The late lamented newspaperman Frank Haden once reportedly
castigated a subordinate for presenting to him the
predictions of an economic forecaster: "You'd do better
reading the entrails of seagulls, just like the Romans did,"
he is supposed to have said, dismissing the foresight of all
such seers with his scathing mix of ascerbic exuberance and
One of New Zealand's most prominent veteran journalists and
editors, Mr Haden would surely be revolving rapidly in his
grave at the revelations now emerging from the world of
global economics, and international finance, and the manner
in which they have been and are being reported.
Much attention has focused on the failure, particularly in
the United States, by mainstream financial journalists to
reveal the scandalously shaky foundations upon which global
finance's house of cards has, in recent decades, been built.
As has been pointed out by, among others, Professor Eric
Alterman in The Nation magazine, it took a couple of stand-up
comics - The Daily Show's Jon Stewart, and Stephen Colbert -
to begin to sheet home some of the inadequacies of
contemporary US business reporting - in particular the extent
to which some television networks, and CNBC especially,
allowed themselves to evolve into "an unpaid PR service for
the same CEOs whose financial shenanigans and deceptions
brought us economic catastrophe".
That a couple of comedians are being compared with a bygone
era's great defenders of fearless journalism and an
independent fourth estate, Edward R. Murrow and Walter
Cronkite, is of course no laughing matter.
It only emphasises the complacency and incompetence of the
commentators who served as little more than cheerleaders for
the banking and financial services sectors for so long.
We can be thankful that we have been much better served in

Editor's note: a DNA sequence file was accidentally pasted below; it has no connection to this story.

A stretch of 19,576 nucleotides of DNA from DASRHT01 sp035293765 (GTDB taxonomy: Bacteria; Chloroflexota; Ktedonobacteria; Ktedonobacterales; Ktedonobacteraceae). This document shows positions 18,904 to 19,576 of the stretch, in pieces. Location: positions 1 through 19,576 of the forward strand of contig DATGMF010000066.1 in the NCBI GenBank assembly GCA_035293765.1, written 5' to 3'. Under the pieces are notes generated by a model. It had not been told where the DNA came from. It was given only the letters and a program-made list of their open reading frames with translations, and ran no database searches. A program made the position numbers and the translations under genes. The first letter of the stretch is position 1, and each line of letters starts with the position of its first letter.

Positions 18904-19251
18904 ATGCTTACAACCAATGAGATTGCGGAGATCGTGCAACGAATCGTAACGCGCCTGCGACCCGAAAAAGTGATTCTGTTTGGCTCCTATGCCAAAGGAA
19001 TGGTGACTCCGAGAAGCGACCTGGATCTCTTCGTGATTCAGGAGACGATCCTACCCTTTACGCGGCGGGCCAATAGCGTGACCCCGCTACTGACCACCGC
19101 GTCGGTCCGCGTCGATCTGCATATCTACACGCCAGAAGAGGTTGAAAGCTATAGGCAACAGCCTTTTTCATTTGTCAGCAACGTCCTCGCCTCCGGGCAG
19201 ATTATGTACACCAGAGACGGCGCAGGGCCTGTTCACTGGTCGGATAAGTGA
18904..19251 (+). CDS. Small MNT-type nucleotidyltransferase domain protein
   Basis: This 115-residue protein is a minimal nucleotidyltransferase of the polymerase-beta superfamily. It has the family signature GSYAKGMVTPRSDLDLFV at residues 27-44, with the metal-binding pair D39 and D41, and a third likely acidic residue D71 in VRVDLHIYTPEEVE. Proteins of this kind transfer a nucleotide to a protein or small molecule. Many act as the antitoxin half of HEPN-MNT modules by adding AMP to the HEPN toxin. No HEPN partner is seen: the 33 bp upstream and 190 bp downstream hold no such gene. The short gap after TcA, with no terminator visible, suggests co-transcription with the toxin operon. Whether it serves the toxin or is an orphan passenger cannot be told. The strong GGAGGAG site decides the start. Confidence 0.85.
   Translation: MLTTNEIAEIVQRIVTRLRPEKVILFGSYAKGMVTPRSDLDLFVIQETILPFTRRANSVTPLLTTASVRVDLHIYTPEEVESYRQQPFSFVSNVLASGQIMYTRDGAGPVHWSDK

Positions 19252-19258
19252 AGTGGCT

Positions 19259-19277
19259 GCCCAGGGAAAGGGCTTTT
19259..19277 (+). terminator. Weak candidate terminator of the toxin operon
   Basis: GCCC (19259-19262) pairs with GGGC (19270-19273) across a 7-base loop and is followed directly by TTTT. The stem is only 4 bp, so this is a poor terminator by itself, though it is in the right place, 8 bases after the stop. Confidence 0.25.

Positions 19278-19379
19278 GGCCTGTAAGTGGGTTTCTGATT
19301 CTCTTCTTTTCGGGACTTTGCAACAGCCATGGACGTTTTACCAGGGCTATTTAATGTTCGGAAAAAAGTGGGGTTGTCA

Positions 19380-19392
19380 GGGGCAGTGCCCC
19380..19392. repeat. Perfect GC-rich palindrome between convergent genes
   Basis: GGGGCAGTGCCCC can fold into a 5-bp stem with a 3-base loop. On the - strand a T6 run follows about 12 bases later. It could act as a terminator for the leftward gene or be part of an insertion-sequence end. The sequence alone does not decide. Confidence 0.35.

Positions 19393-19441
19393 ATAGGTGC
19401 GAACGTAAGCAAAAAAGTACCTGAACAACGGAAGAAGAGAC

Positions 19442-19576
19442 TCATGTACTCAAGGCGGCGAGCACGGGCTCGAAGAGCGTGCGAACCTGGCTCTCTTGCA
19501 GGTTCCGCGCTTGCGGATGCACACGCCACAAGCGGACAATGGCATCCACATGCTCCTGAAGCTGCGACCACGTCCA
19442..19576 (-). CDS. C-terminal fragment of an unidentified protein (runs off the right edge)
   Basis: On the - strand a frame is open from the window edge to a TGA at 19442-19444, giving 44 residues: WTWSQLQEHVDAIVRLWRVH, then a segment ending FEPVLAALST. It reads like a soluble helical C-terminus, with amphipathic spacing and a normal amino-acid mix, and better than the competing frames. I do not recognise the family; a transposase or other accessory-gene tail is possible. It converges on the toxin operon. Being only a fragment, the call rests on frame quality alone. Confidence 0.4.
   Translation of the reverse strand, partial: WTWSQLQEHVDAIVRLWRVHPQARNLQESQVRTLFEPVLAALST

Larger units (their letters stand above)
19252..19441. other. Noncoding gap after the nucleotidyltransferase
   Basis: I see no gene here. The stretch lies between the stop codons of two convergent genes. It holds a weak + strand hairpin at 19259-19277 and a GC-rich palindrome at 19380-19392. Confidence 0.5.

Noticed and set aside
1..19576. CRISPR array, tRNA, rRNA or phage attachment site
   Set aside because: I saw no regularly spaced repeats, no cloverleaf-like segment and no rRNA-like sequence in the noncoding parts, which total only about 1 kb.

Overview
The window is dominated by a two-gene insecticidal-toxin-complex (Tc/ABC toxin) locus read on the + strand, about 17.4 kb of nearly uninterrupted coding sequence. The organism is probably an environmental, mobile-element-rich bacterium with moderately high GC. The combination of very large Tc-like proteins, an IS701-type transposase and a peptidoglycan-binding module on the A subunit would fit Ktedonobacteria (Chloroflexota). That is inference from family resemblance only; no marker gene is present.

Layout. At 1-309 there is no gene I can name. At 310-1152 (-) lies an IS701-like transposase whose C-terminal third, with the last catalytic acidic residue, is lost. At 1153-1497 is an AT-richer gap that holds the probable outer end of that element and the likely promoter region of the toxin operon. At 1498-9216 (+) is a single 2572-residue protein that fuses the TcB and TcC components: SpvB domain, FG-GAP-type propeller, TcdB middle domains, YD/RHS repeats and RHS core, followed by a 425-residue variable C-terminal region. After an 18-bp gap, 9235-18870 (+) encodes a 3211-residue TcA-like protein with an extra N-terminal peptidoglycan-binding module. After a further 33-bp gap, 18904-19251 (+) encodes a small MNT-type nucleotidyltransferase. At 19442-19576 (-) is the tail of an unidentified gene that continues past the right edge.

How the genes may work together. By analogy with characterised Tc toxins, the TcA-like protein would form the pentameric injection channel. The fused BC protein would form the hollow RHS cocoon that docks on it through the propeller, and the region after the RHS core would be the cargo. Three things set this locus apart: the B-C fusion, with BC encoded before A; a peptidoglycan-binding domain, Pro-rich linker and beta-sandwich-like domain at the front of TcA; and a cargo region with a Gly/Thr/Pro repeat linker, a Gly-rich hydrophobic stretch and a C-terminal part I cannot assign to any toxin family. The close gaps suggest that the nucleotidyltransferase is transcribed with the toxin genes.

Those investors who have lost their life savings in the
collapse of various finance companies might argue, but it is
generally accepted that our banks and financial services
industry by and large kept away from the stampede to gorge on
the market for specialised "financial instruments" - which we
now understand to be a glorified high stakes game of "pass
the toxic parcel".
Likewise, we still have a number of well-informed and
independently-minded business, financial and economic
commentators and, Mr Haden's reservations notwithstanding, it
was an economic forecaster who last week demanded attention
to an ongoing anomaly in the global credit industry on the
business pages of this newspaper.
Berl's Ganesh Nana was cautioning the Government on being
overly concerned about credit ratings downgrades, making the
point that the credit ratings industry was complicit in the
crises that have overtaken the world financial systems.
"Put bluntly, the credit rating agencies have blood on their
hands. They gave positive ratings to the collateralised debt
obligations and other instruments that are now sitting as
toxic assets on the balance sheets of many financial
instituttions," he said.
"That officials and commentators here and across the globe
continue to value the pronouncements of these agencies,
Dr Nana was talking about agencies such as Standard &
Poor's, Moody's, and Fitch, whose pronouncements, upgrades
and downgrades can significantly affect national economies.
Downgrades increase the cost of raising funds and can be
taken as a signal to investors to shy away from such
New Zealand is particularly vulnerable as it considers how to
balance fiscal stimulus packages against a burgeoning
Dr Nana's point was the standard Keynesian view that the
middle of a recession is not the time to embark on a
"balancing the books exercise", and he is far from alone in
Gerald Epstein, Professor of Economics and co-director of the
Political Economy Research Institute at the University of
Massachusetts, is equally scathing of the credit ratings
agencies both for their part in enabling the crisis, but also
for their "credit warnings" to governments over increasing
"Yet, increasing spending and fiscal deficits in the short
run is exactly what these governments should be doing," he
"And now, after helping to cause the crisis, the credit
ratings agencies are blocking the way to the solution. The
actions by Standard & Poor's are therefore profoundly
misguided and potentially destructive."
Naturally, there will be counterviews, not least from the
agencies themselves, but as the events of the last 18 months
and the almost unheralded gobal financial crisis illustrate,
a degree of straight-talking and transparency on such matters
is long overdue - and as such it is to be commended.